Category Archives: Figure Studies

In 2011 I was lucky enough to find a regular figure drawing studio session here in Bruges. Bruno cracks up the jazz and off we go with short or long poses. The four minute poses are great for capturing the gesture quickly and decisively; I usually use cheap tinted sketch paper with a stick of charcoal. The fifteen minute poses allow for more refinement; I usually use toned charcoal or pastel paper, with conté crayon and/or pastel chalks.

Conté crayon on tinted Canson paper, 32.5 x 50 cm or 13 x 19.75 in.

Figure Drawing, December 16, 2019

Our model tonight was Melissa (or possibly Lisa, I’m not sure). Otherwise known to me as the-lady-with-the-glasses. She has thick thighs and a thin upper body. An interesting combination to attempt to capture. So here’s the catch of the night with my favorite in the spotlight. If you look at that one closely you will see the light (erased) pentimento from my first strokes. I almost had given up on the drawing (really!) but just kept feeling and probing until the figure began to emerge. It’s satisfying to pull something out of the trash – and finally make it work.

Conté crayon on tinted Canson paper, 32.5 x 50 cm or 13 x 19.75 in.

Conté crayon on tinted Canson paper, 32.5 x 50 cm or 13 x 19.75 in.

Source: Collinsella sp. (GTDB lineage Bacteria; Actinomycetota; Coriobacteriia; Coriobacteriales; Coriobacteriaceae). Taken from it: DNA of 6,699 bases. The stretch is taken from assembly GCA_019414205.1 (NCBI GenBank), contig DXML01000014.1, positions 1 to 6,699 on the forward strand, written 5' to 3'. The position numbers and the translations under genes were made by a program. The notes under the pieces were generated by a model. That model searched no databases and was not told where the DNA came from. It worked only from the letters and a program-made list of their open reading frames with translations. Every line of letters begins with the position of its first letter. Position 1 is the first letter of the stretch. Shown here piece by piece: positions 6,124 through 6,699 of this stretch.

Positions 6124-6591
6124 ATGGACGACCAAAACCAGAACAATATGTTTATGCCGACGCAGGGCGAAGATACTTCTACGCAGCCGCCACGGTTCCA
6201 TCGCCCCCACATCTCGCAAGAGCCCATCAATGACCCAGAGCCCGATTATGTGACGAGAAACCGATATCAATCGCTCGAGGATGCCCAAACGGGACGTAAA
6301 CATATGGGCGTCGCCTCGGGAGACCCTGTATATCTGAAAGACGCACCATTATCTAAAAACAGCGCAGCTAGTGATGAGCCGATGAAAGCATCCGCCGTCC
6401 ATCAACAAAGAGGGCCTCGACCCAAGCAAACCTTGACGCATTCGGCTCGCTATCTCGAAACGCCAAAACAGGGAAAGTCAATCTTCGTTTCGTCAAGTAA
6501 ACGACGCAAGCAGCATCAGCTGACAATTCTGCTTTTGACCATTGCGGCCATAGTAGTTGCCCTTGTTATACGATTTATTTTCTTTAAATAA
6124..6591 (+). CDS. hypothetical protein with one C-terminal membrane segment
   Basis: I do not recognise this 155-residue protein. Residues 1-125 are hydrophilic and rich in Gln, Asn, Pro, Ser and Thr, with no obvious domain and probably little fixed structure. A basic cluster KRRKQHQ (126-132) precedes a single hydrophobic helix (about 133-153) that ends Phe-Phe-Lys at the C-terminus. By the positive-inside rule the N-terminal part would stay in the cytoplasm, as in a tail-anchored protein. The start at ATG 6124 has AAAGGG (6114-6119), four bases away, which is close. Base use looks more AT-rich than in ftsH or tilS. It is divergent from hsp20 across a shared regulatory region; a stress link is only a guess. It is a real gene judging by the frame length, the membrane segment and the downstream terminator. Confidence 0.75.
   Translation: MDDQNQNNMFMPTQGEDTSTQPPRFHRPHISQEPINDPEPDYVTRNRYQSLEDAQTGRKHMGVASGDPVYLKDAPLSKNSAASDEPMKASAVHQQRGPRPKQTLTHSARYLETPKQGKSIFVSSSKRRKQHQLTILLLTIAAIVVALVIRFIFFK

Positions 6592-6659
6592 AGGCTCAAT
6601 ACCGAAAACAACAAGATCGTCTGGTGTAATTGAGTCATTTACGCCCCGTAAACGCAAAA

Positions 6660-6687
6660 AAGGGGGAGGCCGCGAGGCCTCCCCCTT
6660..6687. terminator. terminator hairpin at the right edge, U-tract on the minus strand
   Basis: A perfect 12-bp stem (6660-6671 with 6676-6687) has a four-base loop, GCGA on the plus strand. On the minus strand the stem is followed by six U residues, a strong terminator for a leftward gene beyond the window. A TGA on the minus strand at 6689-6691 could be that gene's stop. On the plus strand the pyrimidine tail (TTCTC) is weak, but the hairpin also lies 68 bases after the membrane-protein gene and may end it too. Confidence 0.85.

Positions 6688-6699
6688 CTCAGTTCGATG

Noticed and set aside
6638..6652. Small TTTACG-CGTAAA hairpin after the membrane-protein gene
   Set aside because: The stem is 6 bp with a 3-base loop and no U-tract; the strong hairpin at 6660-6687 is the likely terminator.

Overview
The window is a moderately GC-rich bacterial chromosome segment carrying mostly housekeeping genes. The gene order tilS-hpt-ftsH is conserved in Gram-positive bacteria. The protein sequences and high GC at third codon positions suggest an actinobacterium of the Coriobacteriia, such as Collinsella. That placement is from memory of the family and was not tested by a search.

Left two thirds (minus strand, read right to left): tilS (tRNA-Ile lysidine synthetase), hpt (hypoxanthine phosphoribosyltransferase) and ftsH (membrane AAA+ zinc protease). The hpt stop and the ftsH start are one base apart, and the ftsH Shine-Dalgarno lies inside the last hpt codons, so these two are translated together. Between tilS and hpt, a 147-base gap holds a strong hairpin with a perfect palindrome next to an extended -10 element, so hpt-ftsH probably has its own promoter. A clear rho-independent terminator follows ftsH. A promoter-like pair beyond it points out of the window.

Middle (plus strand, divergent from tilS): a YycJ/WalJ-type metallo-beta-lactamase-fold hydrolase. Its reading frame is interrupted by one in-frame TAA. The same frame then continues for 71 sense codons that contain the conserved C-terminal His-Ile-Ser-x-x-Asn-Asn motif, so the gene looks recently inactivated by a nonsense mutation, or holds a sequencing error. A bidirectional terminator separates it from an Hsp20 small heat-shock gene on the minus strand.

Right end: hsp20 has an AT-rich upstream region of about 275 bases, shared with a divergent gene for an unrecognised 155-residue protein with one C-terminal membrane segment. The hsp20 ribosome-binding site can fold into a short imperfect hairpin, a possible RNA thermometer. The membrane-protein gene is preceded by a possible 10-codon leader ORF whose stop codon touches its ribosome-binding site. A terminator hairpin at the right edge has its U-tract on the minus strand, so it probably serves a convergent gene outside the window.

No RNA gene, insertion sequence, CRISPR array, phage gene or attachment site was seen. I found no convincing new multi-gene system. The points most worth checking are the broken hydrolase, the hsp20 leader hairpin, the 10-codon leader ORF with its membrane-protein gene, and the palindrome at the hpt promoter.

Conté crayon on tinted Canson paper, 32.5 x 50 cm or 13 x 19.75 in.

Conté crayon on tinted Canson paper, 32.5 x 50 cm or 13 x 19.75 in.

 

 

Charcoal on tinted sketching paper, 35 x 50 cm or 13.75 x 19.75 in

Charcoal on tinted sketching paper, 35 x 50 cm or 13.75 x 19.75 in

Charcoal on tinted sketching paper, 35 x 50 cm or 13.75 x 19.75 in

Charcoal on tinted sketching paper, 35 x 50 cm or 13.75 x 19.75 in

Figure Drawing, November 25, 2019

Tonight we had one of our regulars, a large, jolly lady who usually brings her own props with her. Tonight, though, no props, just flesh. But because she is so massive and takes interesting poses – particularly on the shorter ones – I found that the four minute sketches turned out better. So here below are some of the shorter poses, including the spotlighted one displayed above (shown on the wordpress site but not the ezine):

Charcoal on tinted sketching paper, 35 x 50 cm or 13.75 x 19.75 in.

Charcoal on tinted sketching paper, 35 x 50 cm or 13.75 x 19.75 in.

Charcoal on tinted sketching paper, 35 x 50 cm or 13.75 x 19.75 in.

Charcoal on tinted sketching paper, 35 x 50 cm or 13.75 x 19.75 in.

Charcoal on tinted sketching paper, 35 x 50 cm or 13.75 x 19.75 in.